Striking British coal miners seek `humane aid' from US unions

American unions, traditionally staunch supporters of workers abroad, have stayed out of the bitter 10-month fight between British coal miners and the British Coal Board and the government. Elsewhere, US labor, led by the AFL-CIO, continues to back the Polish experiment in trade unionism, Solidarnosc. American labor is fighting apartheid in South Africa, seeking sanctions against the exploitation of blacks. And a labor-sponsored study of ``longstanding social, economic, and political injustices'' in Central America has just been published.

But while there is sympathy for the British coal miners, there is a general recognition on the part of US union leaders that the dispute in Britain is over contract terms, particularly over job protection. The National Union of Mineworkers (NUM) struck to protest plans by the government of Prime Minister Margaret Thatcher to shut down 20 mines employing some 30,000 miners.

The United Mine Workers union has made contributions to the NUM strike fund, but, according to British union spokesmen, there have been only ``comparatively small'' contributions from other US unions. Hoping to change that, Peter Hogg, a NUM executive board member, recently visited this country to appeal to US unions for ``humanitarian assistance'' for British strikers and their families. Mr. Hogg, a miner for 35 of his 49 years, has five sons who are also miners; all are on strike.

A committee, American Friends of Striking British Miners, was established to raise funds -- not for strike purposes, but to help relieve ``extreme hardships of strikers' families.'' Before Hogg returned to Scotland before Christmas, funds were collected to buy food, clothing, and toys for the holidays. Hogg or a NUM alternate will return to New York this month, says the US committee, to focus further attention on the miners' plight.

As it is constituted now, the committee is largely from New York and includes union officials, one of whom is Thomas (Teddy) Gleason, president of the International Longshoremen's Association (AFL-CIO); New York state and city elected officials; lawyers; and religious figures among others. The committee ``expects'' spreading labor support and expansion into other parts of the country. It also hopes that Hogg or an alternate from the NUM will be invited to appeal for aid to the AFL-CIO Executive Council in mid-February.

Whether the federation or its unions will get involved beyond token aid could depend on a number of points:

In mid-1984, during the earlier days of the presidential election contest, American labor officials sharply criticized what they said were similarities between President Reagan's and Prime Minister Thatcher's pro-business, conservative policies. The Reagan action against air traffic controllers (fired for striking) and the Thatcher hard line in the miners' dispute were cited particularly.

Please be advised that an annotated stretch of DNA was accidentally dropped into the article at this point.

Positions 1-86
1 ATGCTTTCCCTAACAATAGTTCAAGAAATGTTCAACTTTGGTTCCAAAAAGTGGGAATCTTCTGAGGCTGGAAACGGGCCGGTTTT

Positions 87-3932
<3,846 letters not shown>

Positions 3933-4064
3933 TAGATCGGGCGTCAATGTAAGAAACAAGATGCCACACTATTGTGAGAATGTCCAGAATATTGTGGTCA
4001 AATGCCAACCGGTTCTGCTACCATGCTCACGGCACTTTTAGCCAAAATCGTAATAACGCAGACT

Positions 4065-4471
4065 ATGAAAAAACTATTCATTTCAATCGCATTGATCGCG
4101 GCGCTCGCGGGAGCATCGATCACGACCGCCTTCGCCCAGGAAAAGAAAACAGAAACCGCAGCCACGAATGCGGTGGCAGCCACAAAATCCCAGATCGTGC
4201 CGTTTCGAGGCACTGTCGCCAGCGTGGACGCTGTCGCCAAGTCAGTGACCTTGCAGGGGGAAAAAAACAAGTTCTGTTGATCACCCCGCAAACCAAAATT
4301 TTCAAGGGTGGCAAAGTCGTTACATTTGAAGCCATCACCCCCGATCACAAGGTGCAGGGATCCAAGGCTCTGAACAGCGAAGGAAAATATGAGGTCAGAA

Labor also sees similarities between what it calls ``union-busting'' policies in the British miners' strike and the long Phelps Dodge strike in the US copper industry. George Munroe, chairman of Phelps Dodge, and Ian MacGregor of the British Coal Board have had a long association through the American Mining Congress. Union spokesmen say Mr. MacGregor once led drives against the United Mine Workers in Western US coal fields.

Laborites on the American committee say there is a very fine line between human rights positions, defended traditionally by the AFL-CIO, and the British situation, in which, according to Peter Hogg, police are arresting those collecting food for miners' families, welfare funds for strikers have been cut, and ``mining communities have been turned into a virtual police state.''

Although supporters of the NUM say the majority of its directors are from the British Labour Party, suspicions of left-wing influences within the union (Soviet miners have contributed $625,000 to support the strike), and of aid from Libya (strongly denied by Hogg), appear to have made US union officials wary of giving full support to the strike. Still, Daniel Kane, president of a Teamsters local in New York and a member of the aid committee, says: ``The strike is very significant. A victory over there would be a victory for the American labor movement. It would show that, when under an attack supported by the government, unions can respond and win.'' -- 30 --{et

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